Unfortunately, tapirs are endangered in the Cerrado region due to trophy hunting and land conversion for agriculture. Tapirs’ ecosystem roles and unique ancient history are irreplaceable—that's why we must protect them and restore degraded habitat so they can stick around even longer!

Look, I think I spot a wolf in the distance! 

Welcome to Serengeti National Park!  

Tanzania’s oldest park, it’s one of the most well-known wildlife sanctuaries in the world. 

It’s home to countless and diverse plant and animal species that make up the Savannah ecosystem.  

But despite the beauty and wonders of the park, its health and the health of other savannahs are being threatened by the impacts of climate change. 

Let’s take an eco-friendly tour of the park to learn more about its biodiversity and why we must protect and restore it! 

Welcome to the savannah land of Northern Australia! 

Let’s learn more about the unique features of this savannah, and why it’s so important that it continues to thrive! 

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If you thought those cats were big, check out this species—

the iconic African elephant!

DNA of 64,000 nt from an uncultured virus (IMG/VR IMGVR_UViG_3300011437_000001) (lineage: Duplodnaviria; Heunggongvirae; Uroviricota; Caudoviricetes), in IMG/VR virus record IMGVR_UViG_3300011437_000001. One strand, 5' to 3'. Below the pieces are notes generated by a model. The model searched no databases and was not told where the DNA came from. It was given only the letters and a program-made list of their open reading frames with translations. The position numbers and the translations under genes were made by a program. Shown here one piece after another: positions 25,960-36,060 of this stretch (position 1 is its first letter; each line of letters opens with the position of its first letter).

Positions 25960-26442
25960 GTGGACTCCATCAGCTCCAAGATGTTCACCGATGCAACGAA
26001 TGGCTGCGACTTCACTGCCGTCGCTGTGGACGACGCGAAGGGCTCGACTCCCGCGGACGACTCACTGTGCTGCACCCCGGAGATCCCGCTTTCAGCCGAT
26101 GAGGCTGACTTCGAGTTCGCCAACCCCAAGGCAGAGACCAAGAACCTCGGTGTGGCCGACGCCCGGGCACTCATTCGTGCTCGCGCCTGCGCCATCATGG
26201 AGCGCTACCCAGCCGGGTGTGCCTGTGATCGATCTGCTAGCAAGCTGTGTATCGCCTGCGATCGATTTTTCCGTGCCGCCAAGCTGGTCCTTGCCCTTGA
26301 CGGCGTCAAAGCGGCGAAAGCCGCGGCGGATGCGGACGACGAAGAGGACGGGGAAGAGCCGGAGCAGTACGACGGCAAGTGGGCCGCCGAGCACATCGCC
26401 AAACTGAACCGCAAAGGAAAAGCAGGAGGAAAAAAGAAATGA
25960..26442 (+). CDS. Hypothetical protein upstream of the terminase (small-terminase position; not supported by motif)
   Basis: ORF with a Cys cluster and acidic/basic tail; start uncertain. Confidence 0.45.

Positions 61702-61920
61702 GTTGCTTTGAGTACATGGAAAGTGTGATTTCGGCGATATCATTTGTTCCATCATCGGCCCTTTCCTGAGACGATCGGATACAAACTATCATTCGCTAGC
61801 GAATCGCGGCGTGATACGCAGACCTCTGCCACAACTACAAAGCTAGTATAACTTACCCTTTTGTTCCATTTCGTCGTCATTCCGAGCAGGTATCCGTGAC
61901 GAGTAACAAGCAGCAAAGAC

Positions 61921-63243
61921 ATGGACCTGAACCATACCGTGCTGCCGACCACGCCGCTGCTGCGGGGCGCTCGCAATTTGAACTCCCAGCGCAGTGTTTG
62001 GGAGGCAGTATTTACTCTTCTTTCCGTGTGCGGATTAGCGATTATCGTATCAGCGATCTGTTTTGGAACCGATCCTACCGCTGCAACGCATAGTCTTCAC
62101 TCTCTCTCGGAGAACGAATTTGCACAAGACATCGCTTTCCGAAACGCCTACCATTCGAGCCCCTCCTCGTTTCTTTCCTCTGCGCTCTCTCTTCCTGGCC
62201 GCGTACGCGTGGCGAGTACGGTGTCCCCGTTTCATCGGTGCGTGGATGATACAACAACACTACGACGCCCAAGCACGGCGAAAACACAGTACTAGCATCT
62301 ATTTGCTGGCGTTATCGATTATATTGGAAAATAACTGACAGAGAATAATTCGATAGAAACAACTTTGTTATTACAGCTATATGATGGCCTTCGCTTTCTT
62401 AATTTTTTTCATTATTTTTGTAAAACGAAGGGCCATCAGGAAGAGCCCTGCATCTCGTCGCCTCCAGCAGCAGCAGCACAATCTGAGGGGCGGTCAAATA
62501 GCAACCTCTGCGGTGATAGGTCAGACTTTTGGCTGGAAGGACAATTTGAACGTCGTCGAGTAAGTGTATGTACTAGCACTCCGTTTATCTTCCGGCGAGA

What do you think their tusks are for? 

Tusks are actually modified incisor teeth!

They help dig and scrape for food but can also be used for fighting. Sadly, the elephant’s tusk is also what puts it at risk of poaching. The decline in elephant populations is impacting the entire ecosystem: elephants maintain the health of the soil through their dung, they maintain the grassy plains by eating young tress and also help spread and germinate tree seeds across their long journeys. 

But we can join the many organizations, governments, and individuals working to reverse their population decline. As with the other species we’ve met, one way to do this is by restoring elephant habitat so that, as we work to reduce poaching, existing populations have space to live and thrive.

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This spiked, unique-looking animal is known as the

short-beaked echidna,

or the “spiny anteater.” 

What makes the reproductive behavior of short-beaked echidnas unique? 

Short-beaked Echidnas are some of the only mammals who lay eggs. 

They also thrive in a variety of climates, which puts them at an impressive advantage in the face of human-induced climate change; however, what truly allows them to persist is legal protection in Australia.  

The short-beaked Echidna is the perfect example of how conservation efforts can draw attention to lawmakers who can make tangible change in the protection of animals and ecosystems. Without this law in place, echidnas would have much less protection and likely be in danger of extinction.